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+3 votes
in Clojure by
edited by

In Clojure/conj talks Effective Programs and Maybe Not, Rich Hickey pointed that if we don't know something we should leave it out, i.e. we should not have keyword-nil (spec/nilable) pairs in maps.

What is the best way to deal with situations like this:

(defn person
  [line]
  {:person/name   (name   line)   ;; req
   :person/height (height line)}) ;; opt, height may return nil

I came up with these solutions:

Add additional arity to 'opt' fns: keyword and map, so they can conditionally assoc. Compose everything via threading macro. Applicable only if you 'own' those fns.

(defn person
  [line]
  (->> {:person/name (name line)}
       (height line :person/height)))

Check on the call-site and assoc if some. It's really ugly imo, imagine multiple optionals - how to avoid nesting if-lets?"

(defn person
  [line]
  (let [ret {:person/name (name line)}]
    (if-let [height (height line)]
      (assoc ret :person/height height)
      ret)))

3 Answers

+6 votes
by
selected by
 
Best answer

First, I would ask what in height triggers the condition. Given that, cond-> comes into play and that's my favorite tool for this:

(defn person
  [line]
  (cond-> {:person/name (name line)}  ;; non-optional stuff goes here
    (height? line) (assoc :height (height line))
    (weight? line) (assoc :weight (weight line))
    ;; and so on for each optional thing
  ))

An example in real code (several other examples in that project).

Another good option is merge which is a good tool for squishing multiple partial (and maybe empty) things together. If height returned either nil or a map with height in it then it looks like:

(defn person
  [line]
  (merge {:person/name (name line)}
         (height line)  ;; nil or {:height val}
         ;; and so on for each optional thing or sets of things
  ))
by
For very regular cases where I'm doing the identical thing on many attributes, I will sometimes macro over the first example to remove all the duplication. That's rarely generic enough that I reuse it but it can DRY up that example if needed (personally the duplication doesn't bother me as it's very clear what it's doing).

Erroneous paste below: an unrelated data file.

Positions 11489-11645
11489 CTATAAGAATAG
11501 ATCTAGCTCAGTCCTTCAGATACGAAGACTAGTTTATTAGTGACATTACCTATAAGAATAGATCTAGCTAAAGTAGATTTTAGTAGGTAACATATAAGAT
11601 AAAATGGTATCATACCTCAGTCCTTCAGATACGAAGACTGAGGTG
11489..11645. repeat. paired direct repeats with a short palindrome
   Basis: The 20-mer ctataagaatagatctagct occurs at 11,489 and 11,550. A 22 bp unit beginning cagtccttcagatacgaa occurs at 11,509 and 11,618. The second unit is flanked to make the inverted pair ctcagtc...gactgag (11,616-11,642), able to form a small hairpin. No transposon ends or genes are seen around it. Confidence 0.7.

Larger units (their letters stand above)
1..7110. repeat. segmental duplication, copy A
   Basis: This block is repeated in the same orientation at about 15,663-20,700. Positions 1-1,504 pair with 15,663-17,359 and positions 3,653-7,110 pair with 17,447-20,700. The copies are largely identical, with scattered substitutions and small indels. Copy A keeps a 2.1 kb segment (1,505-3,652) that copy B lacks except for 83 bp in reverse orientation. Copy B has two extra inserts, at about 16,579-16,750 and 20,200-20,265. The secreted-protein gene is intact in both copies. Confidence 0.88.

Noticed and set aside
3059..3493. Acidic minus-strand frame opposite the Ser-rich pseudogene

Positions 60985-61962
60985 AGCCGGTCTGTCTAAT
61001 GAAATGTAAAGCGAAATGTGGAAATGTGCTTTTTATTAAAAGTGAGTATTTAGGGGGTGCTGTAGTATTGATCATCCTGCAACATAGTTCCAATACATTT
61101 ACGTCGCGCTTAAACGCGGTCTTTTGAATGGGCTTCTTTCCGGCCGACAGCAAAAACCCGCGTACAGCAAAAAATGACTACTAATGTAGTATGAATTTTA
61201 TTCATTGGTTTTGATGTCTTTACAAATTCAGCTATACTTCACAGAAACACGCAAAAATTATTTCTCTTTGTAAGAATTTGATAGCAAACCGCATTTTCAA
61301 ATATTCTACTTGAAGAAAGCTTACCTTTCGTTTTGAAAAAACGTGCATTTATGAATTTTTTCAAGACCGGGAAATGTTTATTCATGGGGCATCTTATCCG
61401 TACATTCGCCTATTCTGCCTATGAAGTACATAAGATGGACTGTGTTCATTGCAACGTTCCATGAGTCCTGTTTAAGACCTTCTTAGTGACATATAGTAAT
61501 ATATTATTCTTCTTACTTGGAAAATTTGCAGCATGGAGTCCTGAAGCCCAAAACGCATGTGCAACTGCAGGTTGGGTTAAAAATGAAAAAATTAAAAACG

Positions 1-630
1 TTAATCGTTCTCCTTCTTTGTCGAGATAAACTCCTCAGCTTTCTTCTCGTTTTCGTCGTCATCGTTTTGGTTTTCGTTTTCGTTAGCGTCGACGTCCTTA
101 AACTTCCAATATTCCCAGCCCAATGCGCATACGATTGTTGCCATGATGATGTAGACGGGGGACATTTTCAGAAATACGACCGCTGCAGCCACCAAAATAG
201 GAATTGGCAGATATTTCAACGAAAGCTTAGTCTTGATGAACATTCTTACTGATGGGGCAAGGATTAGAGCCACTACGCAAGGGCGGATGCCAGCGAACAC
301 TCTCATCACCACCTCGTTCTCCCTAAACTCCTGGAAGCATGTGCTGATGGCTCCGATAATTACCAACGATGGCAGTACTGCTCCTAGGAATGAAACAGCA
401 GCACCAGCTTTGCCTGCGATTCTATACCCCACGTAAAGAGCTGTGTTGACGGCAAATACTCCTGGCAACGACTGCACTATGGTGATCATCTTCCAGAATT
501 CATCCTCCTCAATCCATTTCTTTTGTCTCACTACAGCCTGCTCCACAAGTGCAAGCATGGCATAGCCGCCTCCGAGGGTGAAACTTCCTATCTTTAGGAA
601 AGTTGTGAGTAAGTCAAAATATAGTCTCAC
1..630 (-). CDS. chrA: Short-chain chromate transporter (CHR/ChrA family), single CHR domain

by
Considering this whole issue of nil in a hash map, after hearing Rich's talk, is what led me to write https://corfield.org/blog/2018/12/06/null-nilable-optionality/ and how seancorfield/next.jdbc arrived at the default of keeping SQL null values in hash maps but also offers next.jdbc.optional/as-maps as a way to turn SQL result sets into hash maps that OMIT SQL null values.
by
edited by
Basically all person attributes are concatenated into single line. I use subs to take height part, when-not str/blank? return some conversion.  cond-> will do, I'll just gather maybe-nil returns inside let.
+1 vote
by

Another option I use sometimes is simply to create the map with nils, and then remove them out right after:

(->> {:a 10
      :b nil}
 (remove (comp nil? val))
 (into {}))
by
I think it's best (for both performance and clarity) to avoid putting nils in the collection in the first place.
by
This is useful when dealing with library functions that produce map(s) with nils e.g. for clojure.java.jdbc/query (new one, 'next-jdbc', does it better though).
0 votes
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edited by

One solution is to use an assoc variant like assoc-when from the plumatic/plumbing library, but I imagine there are similar functions in other utility libs.

https://github.com/plumatic/plumbing/blob/master/src/plumbing/core.cljx#L147

by
this `assoc-when` will throw away `false`s, not just `nil`s
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